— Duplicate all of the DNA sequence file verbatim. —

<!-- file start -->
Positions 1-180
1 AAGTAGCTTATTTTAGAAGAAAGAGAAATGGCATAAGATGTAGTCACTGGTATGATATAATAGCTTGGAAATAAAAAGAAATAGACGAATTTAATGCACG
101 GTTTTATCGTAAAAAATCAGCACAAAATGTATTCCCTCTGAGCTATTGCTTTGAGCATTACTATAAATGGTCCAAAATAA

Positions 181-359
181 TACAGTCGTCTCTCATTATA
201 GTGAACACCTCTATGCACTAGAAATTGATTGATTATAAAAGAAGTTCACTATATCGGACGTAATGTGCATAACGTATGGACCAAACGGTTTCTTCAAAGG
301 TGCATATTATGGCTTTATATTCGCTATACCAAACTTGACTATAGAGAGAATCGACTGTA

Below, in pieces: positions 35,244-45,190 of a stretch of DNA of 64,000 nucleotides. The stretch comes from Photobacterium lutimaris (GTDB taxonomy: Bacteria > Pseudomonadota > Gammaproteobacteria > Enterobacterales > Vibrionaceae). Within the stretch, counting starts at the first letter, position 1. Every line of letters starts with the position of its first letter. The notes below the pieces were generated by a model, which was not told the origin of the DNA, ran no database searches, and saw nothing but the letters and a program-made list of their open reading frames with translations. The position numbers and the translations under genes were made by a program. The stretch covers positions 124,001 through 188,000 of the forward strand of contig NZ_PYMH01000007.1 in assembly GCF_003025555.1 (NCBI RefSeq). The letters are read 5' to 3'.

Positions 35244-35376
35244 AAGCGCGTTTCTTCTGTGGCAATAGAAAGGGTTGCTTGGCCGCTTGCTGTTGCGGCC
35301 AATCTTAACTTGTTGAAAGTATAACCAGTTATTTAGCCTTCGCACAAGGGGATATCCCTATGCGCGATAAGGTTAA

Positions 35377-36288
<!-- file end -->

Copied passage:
Positions 1-180
1 AAGTAGCTTATTTTAGAAGAAAGAGAAATGGCATAAGATGTAGTCACTGGTATGATATAATAGCTTGGAAATAAAAAGAAATAGACGAATTTAATGCACG
101 GTTTTATCGTAAAAAATCAGCACAAAATGTATTCCCTCTGAGCTATTGCTTTGAGCATTACTATAAATGGTCCAAAATAA

Positions 181-359
181 TACAGTCGTCTCTCATTATA
201 GTGAACACCTCTATGCACTAGAAATTGATTGATTATAAAAGAAGTTCACTATATCGGACGTAATGTGCATAACGTATGGACCAAACGGTTTCTTCAAAGG
301 TGCATATTATGGCTTTATATTCGCTATACCAAACTTGACTATAGAGAGAATCGACTGTA

Below, in pieces: positions 35,244-45,190 of a stretch of DNA of 64,000 nucleotides. The stretch comes from Photobacterium lutimaris (GTDB taxonomy: Bacteria > Pseudomonadota > Gammaproteobacteria > Enterobacterales > Vibrionaceae). Within the stretch, counting starts at the first letter, position 1. Every line of letters starts with the position of its first letter. The notes below the pieces were generated by a model, which was not told the origin of the DNA, ran no database searches, and saw nothing but the letters and a program-made list of their open reading frames with translations. The position numbers and the translations under genes were made by a program. The stretch covers positions 124,001 through 188,000 of the forward strand of contig NZ_PYMH01000007.1 in assembly GCF_003025555.1 (NCBI RefSeq). The letters are read 5' to 3'.

Positions 35244-35376
35244 AAGCGCGTTTCTTCTGTGGCAATAGAAAGGGTTGCTTGGCCGCTTGCTGTTGCGGCC
35301 AATCTTAACTTGTTGAAAGTATAACCAGTTATTTAGCCTTCGCACAAGGGGATATCCCTATGCGCGATAAGGTTAA

Positions 35377-36288